The fully developed eyes have their eyelids fused. Because it has vocal chords, the baby can now muffle its own voice. The baby may even begin sucking its thumb. It is growing nails in its fingers and toes.
The average length of a fetus measures around 14 cm. The fetus has eyelashes and eyebrows, and the tongue now has tastebuds. If the first trimester screening was not completed, the second trimester maternal serum screening is offered. (see week 12 span>
An ultrasound will also be provided. This scan will check for structural abnormalities and position of the placenta. It is common to observe hiccups in the fetus.
The average length of a fetus measures around 21 cm. The ears can hear muffled sounds outside and are fully functional. The fingertips are covered in prints. An ultrasound scan can be used to distinguish the genitals.
The average length of a fetus measures around 33 cm. The baby can now open and close its eyes by separating the fused eyelids into lower and upper lids. The skin is covered with fine hair (lanugo), and protected by waxy secretion layer (vernix). The baby breathes with its lungs.
Your baby is now approximately 1 kg (1, 000 g), or 2 lb 2oz (2 pounds, 2 ounces) in weight and measures 25 cm (10in) from crown to tail. From crown to toe, the length of your baby is approximately 37 cm. The baby’s growing body has caught up to the large head, and now appears more proportionate.
Sleeping is the most common activity for a baby. Its movements are coordinated and strong. In preparation for the birth, it has likely assumed the “head down” position.
The baby measures approximately 46 cm in height. The baby has likely positioned its head in its mother’s pelvis ready to give birth. Its chances of survival are high if it is born right away. The next few weeks will see rapid development of the lungs.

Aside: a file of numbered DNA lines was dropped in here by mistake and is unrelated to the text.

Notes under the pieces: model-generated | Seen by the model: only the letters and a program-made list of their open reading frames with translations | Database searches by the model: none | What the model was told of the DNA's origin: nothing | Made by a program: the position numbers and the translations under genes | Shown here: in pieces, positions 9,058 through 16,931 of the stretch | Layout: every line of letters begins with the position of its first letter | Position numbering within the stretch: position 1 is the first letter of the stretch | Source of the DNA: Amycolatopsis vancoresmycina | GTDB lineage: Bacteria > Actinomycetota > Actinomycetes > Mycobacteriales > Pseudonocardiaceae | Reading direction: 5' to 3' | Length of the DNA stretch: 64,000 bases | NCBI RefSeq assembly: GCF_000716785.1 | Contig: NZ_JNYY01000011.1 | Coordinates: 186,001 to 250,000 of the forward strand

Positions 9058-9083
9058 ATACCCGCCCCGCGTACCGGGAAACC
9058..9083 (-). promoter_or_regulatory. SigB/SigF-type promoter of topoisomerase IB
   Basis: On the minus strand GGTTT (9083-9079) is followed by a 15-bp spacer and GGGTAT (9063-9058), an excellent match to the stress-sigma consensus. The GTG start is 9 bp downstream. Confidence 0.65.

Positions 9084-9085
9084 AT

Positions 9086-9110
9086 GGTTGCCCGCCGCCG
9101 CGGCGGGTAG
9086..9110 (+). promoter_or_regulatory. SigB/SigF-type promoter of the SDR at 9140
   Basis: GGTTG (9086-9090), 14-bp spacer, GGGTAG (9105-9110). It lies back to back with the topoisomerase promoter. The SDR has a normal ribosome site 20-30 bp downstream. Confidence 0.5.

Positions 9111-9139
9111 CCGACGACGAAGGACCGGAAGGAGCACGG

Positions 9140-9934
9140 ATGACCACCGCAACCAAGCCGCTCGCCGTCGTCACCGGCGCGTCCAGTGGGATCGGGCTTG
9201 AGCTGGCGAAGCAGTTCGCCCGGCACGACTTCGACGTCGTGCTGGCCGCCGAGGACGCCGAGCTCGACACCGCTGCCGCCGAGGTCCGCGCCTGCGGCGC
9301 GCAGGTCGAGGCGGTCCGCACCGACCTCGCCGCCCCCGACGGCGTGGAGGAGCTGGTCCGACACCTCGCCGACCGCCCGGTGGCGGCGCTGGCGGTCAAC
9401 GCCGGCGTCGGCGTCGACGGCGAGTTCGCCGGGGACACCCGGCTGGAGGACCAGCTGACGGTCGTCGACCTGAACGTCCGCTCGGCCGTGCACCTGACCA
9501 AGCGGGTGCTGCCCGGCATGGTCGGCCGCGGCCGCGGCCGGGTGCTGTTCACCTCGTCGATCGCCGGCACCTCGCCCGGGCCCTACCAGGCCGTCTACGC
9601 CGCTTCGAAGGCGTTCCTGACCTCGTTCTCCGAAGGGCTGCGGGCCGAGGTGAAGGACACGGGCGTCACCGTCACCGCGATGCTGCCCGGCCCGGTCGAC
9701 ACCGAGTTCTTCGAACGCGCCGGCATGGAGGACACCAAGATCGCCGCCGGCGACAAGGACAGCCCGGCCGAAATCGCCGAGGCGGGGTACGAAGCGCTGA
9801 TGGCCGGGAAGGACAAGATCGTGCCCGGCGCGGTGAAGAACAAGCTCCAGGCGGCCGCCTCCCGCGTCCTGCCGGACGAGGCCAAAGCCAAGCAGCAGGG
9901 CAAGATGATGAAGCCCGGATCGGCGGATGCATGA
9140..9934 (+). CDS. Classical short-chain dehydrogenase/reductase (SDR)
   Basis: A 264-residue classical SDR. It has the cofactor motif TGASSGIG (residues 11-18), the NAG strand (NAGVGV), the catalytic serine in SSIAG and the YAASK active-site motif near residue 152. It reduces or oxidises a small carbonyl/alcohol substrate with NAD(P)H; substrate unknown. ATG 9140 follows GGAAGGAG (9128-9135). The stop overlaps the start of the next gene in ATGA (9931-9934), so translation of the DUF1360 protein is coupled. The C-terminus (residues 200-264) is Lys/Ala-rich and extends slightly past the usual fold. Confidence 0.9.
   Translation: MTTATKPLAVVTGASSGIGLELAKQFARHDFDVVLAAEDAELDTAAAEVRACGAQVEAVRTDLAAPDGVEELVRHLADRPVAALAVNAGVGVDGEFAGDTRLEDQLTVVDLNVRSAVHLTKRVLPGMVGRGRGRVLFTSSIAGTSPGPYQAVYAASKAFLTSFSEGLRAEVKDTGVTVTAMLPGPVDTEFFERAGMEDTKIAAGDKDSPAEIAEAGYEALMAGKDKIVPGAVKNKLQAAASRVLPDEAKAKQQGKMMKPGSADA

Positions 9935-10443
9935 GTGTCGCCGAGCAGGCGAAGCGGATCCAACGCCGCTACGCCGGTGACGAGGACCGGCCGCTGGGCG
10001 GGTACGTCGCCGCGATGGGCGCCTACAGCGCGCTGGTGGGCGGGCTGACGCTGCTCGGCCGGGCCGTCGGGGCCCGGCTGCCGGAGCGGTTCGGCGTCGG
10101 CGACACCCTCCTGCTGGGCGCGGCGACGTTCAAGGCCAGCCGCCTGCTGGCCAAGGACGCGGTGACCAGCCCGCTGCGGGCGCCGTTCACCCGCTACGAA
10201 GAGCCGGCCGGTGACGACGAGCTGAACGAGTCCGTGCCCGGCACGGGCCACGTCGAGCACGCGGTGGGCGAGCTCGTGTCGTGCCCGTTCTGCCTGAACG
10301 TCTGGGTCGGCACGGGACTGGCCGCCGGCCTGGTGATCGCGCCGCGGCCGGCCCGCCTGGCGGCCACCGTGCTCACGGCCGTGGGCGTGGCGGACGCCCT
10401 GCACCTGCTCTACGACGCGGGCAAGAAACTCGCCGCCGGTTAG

The baby measures approximately 51 cm in height and is ready to be born. The exact cause of labor is not known. Most likely, it is a combination physical, hormonal, and emotional factors between the baby and mother.
Where can I get help
- Your doctor
Things to Remember
- The 40-week count for pregnancy starts on the day the mother has her last period. This is just a guideline. Babies will arrive when they are ready so be patient.
- At conception, the gender and inherited characteristics are determined.
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- You can choose between medication or surgical abortion in Victoria. Both are safe and reliable. A medication abortion can be performed up to nine weeks after the start of the pregnancy. A surgical abortion can be performed starting at six weeks.
- If an infant is adopted, foster cared, or through other arrangements, there will be laws and legal agreements to outline your rights as a parent.
- Asthma-suffering women who are pregnant should continue taking their medication. It is vital for the health of the baby and mother that asthma medication is taken as prescribed.
- Your child needs to be closely supervised, even if the baby furniture meets all safety standards and recommendations.